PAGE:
So, my first post here comes nearly one week after I joined thousands of patriots from across this great country to converge on the nation’s Capital to make my voice heard on the issue of health care. But it was for much more than just the issue of health care that thousands of people amassed at the Capitol and the offices of U.S. Congress members–personal freedom and state’s rights were about to be abridged, and with just one vote of Congress!
Americans from places like Minnesota, New York, Iowa, and many other states hopped in their cars and on flights, fired up about health care and ready to exercise their right to free speech and to peaceably assemble on Capitol Hill; I was one of those protesting Americans moving about the Hill on Saturday [March 20] from the Capitol to the Rayburn House Office Building to demand Congress to listen to our concerns over the health care bill, the ever expanding federal government, and the intrusion into our personal lives–most recently and notably through the pork-filled health care bill. Much controversy has arisen from the Tea Party protests that occurred in D.C. over the weekend, claims of racial and anti-gay slurs directed toward members of Congress and even an account of a Congress member being spat on by protesters. I have a different account of what I witnessed that day and my college friend, Tommy Felts, managing editor for The Ottawa Herald in Kansas, captured my account in a recent article:
The latest “proof” of racism in the TEA Party ranks came this weekend, as protesters rallied at the U.S. Capitol to voice opposition to the House’s vote on health care legislation. A couple of black lawmakers and one openly gay House member reported to the media protesters used slurs against them, one saying he even was spat upon by a TEA Party member.
Some Republicans bent over backward to immediately apologize, calling the incidents “isolated” and “reprehensible.”
But the protesters who actually were at the rally?
They say the slurs and spitting never happened.
Surely, these lawmakers wouldn’t be trying simply to once again malign Obama opponents with the oldest Democratic trick in the book (the race card), right?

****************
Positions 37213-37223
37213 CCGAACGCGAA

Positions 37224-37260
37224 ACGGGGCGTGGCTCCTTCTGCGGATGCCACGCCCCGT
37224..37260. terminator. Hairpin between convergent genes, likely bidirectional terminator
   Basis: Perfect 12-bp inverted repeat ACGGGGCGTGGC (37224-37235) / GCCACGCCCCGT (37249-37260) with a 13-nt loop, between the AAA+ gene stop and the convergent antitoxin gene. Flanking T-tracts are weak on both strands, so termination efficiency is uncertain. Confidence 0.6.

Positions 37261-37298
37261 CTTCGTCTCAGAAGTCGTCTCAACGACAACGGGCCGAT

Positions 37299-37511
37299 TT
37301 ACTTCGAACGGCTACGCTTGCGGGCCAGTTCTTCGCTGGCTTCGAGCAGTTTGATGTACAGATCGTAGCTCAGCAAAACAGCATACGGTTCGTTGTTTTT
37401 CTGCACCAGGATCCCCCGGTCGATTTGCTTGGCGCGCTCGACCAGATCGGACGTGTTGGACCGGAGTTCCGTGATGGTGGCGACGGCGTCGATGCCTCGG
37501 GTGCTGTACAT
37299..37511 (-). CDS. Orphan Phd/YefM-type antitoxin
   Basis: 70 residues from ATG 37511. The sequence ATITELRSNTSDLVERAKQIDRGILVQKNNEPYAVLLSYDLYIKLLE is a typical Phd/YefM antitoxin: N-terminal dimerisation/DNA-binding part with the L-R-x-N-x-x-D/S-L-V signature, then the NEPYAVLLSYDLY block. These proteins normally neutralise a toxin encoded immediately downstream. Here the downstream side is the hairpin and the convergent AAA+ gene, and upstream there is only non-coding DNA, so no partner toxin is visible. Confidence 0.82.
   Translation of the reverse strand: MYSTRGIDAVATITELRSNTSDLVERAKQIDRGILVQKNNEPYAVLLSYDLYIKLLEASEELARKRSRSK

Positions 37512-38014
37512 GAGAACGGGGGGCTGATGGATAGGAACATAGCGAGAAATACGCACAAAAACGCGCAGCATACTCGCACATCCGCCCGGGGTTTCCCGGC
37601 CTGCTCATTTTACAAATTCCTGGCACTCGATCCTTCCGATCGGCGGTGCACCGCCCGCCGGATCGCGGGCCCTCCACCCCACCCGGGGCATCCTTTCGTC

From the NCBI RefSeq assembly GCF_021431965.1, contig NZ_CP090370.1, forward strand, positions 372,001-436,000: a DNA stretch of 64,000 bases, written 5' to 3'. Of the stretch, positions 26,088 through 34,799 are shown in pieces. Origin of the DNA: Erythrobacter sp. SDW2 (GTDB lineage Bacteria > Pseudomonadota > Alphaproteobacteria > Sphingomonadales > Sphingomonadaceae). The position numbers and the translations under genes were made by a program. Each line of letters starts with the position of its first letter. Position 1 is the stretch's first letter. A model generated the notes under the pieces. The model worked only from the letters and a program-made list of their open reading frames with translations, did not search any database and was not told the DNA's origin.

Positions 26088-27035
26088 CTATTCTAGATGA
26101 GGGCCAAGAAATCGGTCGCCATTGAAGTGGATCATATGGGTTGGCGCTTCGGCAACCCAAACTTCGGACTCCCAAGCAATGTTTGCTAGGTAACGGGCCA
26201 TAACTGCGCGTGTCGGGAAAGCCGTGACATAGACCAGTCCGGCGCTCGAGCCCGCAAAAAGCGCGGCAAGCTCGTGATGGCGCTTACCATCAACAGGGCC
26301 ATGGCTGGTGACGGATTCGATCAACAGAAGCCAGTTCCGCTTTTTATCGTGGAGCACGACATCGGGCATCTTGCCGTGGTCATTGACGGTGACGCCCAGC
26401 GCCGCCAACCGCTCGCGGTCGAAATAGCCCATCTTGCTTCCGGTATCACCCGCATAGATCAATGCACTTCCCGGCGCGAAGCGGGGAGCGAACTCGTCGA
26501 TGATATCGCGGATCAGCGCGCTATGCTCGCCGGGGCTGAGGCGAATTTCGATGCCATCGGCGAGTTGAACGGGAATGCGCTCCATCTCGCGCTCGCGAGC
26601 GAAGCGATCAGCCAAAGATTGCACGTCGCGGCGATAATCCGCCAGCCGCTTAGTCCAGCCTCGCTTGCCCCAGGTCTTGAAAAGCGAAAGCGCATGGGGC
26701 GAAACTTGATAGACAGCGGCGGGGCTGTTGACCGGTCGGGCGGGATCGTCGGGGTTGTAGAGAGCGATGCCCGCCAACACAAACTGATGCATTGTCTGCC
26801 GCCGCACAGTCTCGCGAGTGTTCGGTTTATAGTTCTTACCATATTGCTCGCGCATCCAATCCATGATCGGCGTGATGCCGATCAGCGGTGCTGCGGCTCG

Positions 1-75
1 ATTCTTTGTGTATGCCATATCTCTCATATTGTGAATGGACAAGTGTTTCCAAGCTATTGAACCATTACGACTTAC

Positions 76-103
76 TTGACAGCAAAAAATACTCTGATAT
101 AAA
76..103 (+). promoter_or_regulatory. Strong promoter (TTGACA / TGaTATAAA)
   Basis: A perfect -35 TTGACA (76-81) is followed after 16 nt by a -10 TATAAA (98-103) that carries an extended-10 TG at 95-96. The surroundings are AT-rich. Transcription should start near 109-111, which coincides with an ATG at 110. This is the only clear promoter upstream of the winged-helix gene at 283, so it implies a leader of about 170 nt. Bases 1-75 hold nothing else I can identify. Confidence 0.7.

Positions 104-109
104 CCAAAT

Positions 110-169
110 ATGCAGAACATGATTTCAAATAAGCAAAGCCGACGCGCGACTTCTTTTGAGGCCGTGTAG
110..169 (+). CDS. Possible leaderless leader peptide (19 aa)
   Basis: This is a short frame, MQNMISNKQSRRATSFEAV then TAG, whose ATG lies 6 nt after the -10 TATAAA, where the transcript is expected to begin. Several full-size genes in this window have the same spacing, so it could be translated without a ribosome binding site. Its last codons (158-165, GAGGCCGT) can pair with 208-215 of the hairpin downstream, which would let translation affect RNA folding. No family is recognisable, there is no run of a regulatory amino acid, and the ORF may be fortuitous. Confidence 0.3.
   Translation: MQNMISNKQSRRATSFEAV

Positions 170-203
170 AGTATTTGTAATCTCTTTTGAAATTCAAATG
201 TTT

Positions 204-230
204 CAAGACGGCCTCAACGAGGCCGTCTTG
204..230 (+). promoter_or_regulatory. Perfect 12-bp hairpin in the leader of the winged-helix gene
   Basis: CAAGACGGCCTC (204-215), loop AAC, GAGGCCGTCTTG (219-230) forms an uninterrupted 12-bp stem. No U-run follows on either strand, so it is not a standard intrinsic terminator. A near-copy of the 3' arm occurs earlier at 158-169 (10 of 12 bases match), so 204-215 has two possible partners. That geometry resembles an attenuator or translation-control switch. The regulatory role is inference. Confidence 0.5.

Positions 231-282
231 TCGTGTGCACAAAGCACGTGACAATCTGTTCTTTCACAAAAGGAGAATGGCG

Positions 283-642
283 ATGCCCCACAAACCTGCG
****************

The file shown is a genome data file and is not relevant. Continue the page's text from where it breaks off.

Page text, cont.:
Surely, there’s video evidence to back up their claims? (I mean, come on … if we have video of Vice President Joe Biden calling the health care reform bill a “big f—–g deal,” we definitely have video of the protesters’ alleged offensive comments, don’t we?)
Will we ever know what really happened?
I wasn’t there. Chances are, neither were you.
Fortunately, a college buddy of mine was among the protesters amassed Saturday in Washington. He agreed to share his account of the rally.
“The only comments I heard this weekend over and over again were persuasive comments directed at Congress to ‘kill the bill’ and comments asking Congress not to strip our personal liberties from us,” he told me.
And the slurs supposedly shouted by protesters? Well, he has a unique perspective on that, too.
“As someone who is a gay libertarian and votes conservative, I value the principles of liberty and freedom, as well as my personal dignity as a gay American. I was at the TEA Party protest all day Saturday … and I can tell you that I did not hear a single racial epithet or slur toward the gay community or any minority group.
“I can assure you that if at any point I felt unsafe or heard epithets and slurs I would have left, because the true meaning of the rally would have been lost,” he said. “The purpose of the rally was for people of all backgrounds, religions, races, orientations and economic status to come together for the common cause of persuading Congress not to impede on state’s rights or to impose a government mandated policy on Americans that affects every American in such a big way.”
Does that sound like the rant of a crazy racist?
My friend — an unabashedly gay Libertarian from California — doesn’t quite fit into the tidy little story line about TEA Party protesters as presented by Obama and the left.
That’s because their story is a lie.
“I witnessed a renewed spirit of patriotism unseen since the days following 9/11,” my friend said of the rally. “And I am proud to say that I was a part of history.”
The truth is intolerance, hate and fear are aimed at the TEA Party members, not spread by them.
Unfortunately, the storytellers aren’t concerned with the truth. They’re too worried about pushing health care reform and the rest of the Obama agenda.
The liberal media has been quick to make the protests and Tea Party movement about racism and bigotry rather than the issues that the movement rallies together for, but there are a few problems with the image projected by the left. First, the Tea Party movement does not fit into a simple definition, mainly because no single Tea Party exists, rather, it is a grass-roots level movement made up of hundreds of smaller autonomous groups who come from varied backgrounds and political landscapes but all share a similar libertarian style view of politics and they are inspired to act in response to an obtrusive government. In an organization with no clear leadership, no formalized organizational structure, and no delineated list of priorities, positions, and viewpoints, one cannot tag the group with such a label as “racist” or “bigoted” and cannot stereotype the group on a small minority of people who might associate with said group. Second, the Tea Party movement, like both major political parties in America, is made up of people who are very different from one another yet come together for a common cause. The Tea Party movement gives hope to hundreds of thousands, if not millions, of Americans who feel that the American voice is dwindling and that democracy is a soon to be past time.